Lovely London #walking #lambeth #southbank #towerbridge #thamespath #wapping #limehouse #regentscanal

A month or so ago I described, briefly a walk I undertook from St Pancras Station, along the Regent’s Canal to Regent’s park and then south via Hyde, Green and St James’ Parks to Westminster and across Lambeth Bridge. Friends and former work colleagues with who I walk a couple of times a year asked me to organise something in central London to compensate for the lack of opportunities to go somewhere outside the capital with any confidence. I had this idea for a circular walk but that first section was 15 kilometres so I thought that would do.

However I was keen on the loop, so today, in the blistering sunshine, decent heat and increasing humidity (actually it was a bit sweaty but also lovely) I did the rest of the loop.

I’m not very good at judging distances but with these appy things on my phone I’d measured the first one so I set the route mapper as I descended from the number 3 bus at Lambeth Palace – London residence of the Arch Bish of Cantab, and next to the delightful Tradescant Garden Museum – if you are looking for something to do when you’re next in London, add it to your list.

My route took me along the south bank – a veritable tourist trap though not as crowded as it would have been pre Covid – across Tower Bridge and along the Thames Path as it hugged the embankment and Wapping High Street.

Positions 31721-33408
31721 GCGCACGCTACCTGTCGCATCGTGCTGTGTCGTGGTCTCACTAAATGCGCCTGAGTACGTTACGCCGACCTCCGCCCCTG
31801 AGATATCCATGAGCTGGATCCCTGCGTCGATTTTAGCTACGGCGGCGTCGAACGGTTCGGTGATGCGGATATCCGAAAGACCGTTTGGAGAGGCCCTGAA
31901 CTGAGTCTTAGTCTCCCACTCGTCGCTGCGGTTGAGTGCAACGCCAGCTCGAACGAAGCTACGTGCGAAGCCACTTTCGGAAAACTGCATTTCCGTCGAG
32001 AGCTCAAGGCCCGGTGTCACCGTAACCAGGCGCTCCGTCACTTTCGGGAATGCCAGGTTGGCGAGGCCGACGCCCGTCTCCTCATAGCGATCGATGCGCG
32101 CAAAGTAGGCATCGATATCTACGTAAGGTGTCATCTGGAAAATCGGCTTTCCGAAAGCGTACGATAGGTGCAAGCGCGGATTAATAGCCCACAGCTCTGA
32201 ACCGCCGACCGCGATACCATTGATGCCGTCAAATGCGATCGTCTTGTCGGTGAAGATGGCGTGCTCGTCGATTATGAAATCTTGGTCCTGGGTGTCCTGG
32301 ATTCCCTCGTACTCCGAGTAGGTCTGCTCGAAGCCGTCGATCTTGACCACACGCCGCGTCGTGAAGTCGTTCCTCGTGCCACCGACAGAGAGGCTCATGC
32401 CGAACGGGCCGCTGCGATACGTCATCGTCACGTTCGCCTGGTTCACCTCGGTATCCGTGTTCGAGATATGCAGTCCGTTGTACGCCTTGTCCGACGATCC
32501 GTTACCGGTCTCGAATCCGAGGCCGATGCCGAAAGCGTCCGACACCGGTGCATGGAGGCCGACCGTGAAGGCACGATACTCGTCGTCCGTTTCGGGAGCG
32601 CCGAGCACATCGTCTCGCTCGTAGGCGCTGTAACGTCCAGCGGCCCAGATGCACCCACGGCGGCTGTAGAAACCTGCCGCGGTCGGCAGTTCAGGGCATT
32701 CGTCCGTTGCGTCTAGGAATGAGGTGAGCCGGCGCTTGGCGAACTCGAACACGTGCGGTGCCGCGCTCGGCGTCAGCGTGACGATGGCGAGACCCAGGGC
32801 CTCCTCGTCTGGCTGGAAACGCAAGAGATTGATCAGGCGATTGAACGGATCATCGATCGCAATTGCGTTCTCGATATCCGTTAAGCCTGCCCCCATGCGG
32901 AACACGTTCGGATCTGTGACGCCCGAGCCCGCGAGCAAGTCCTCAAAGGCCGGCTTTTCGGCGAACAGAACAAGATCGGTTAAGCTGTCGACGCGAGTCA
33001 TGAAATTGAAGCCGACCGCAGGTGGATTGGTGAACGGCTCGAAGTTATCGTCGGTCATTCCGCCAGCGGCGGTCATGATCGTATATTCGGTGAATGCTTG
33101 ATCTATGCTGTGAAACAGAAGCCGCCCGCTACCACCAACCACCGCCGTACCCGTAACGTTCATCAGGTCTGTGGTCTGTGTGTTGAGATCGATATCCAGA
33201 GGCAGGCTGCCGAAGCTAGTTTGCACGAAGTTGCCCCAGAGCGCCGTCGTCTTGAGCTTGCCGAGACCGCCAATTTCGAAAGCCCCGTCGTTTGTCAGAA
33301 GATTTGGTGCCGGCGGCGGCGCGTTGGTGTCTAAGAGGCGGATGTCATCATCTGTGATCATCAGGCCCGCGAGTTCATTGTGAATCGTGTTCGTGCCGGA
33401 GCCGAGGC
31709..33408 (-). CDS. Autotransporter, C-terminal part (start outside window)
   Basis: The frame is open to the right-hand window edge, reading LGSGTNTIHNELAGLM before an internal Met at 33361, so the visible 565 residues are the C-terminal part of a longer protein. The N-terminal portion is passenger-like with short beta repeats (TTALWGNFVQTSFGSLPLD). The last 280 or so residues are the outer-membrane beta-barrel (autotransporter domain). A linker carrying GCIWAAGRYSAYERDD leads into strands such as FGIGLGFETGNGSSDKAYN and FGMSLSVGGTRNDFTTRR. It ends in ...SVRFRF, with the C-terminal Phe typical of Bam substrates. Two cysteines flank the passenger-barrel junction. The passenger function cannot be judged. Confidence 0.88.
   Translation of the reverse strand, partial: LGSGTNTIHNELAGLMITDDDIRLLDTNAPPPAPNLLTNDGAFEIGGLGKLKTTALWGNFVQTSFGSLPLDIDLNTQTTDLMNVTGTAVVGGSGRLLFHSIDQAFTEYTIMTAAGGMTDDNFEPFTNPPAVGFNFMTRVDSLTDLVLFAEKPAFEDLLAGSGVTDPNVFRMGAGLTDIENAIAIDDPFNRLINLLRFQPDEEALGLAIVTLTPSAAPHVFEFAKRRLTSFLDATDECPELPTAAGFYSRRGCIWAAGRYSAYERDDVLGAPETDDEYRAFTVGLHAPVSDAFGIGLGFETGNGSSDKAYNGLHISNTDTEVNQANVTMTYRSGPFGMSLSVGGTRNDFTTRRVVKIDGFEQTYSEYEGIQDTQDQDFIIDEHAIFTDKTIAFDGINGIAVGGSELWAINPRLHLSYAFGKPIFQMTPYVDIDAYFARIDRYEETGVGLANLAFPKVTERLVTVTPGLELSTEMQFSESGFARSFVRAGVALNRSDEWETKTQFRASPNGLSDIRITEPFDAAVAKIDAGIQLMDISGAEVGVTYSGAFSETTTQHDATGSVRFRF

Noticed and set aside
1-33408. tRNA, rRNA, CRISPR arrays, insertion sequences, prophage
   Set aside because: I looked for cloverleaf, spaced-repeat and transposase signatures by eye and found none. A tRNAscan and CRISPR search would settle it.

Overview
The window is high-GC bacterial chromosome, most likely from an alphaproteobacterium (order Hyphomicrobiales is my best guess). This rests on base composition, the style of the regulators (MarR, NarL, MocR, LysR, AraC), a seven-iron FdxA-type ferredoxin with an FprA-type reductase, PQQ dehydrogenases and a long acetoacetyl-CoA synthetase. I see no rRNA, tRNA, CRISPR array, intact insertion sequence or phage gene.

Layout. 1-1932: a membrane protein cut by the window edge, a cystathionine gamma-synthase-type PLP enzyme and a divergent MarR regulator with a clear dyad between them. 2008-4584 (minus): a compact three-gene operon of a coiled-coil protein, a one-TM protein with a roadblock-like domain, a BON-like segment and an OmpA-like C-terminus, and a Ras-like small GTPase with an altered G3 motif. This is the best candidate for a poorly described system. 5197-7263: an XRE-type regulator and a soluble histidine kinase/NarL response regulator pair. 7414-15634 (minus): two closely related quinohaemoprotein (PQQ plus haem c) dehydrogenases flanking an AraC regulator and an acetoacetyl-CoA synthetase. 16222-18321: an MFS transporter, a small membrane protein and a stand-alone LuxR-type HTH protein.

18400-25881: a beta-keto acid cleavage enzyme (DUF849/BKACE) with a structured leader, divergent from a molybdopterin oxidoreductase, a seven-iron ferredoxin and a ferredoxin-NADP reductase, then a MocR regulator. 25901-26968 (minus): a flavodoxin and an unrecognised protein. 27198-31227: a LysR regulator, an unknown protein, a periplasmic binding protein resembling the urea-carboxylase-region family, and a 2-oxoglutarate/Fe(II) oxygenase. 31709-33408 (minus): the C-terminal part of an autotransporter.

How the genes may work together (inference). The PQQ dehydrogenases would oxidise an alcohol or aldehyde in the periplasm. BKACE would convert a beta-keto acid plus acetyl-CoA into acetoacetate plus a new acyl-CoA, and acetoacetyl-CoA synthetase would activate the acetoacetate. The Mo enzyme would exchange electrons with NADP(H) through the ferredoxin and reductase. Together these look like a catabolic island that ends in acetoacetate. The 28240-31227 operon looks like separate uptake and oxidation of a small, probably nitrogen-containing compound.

I’ve never walked this bit and it was delightful. There are some famous, or maybe infamous pubs here – the Captain Kidd, the Prospect of Whitby, the Town of Margate

and many of the curious little passages between the buildings leading to steps down to the river where you can go exploring at low tide though don’t get caught out.

One of the things I never get used to is brought home hereabouts. This is a picture of Canary Wharf’s many towers. For all the world it seems to be on the far side of the river but it is less than two miles away and one the same side. The meander of the Thames is well known but it’s a veritable trompe d’oeil at ground level.

The river hugging piece ends at Limehouse basin where the Regent’s Canal – remember him? – joins the Thames via its final lock. I followed the delightful towpath back to St Pancras and caught a train home.

And my mapper? It told me I’d walked 20 and a bit kilometres. Just as well I didn’t propose the whole thing to my team.

I will post more details of some of the features when we do the first section of the walk, but this is a taster. If you’re ever in town and want a guide to show you just why London is not only the greatest but most intriguing city in, well, the South East of England, just drop me a line!

ignore the north south line – my train!

About TanGental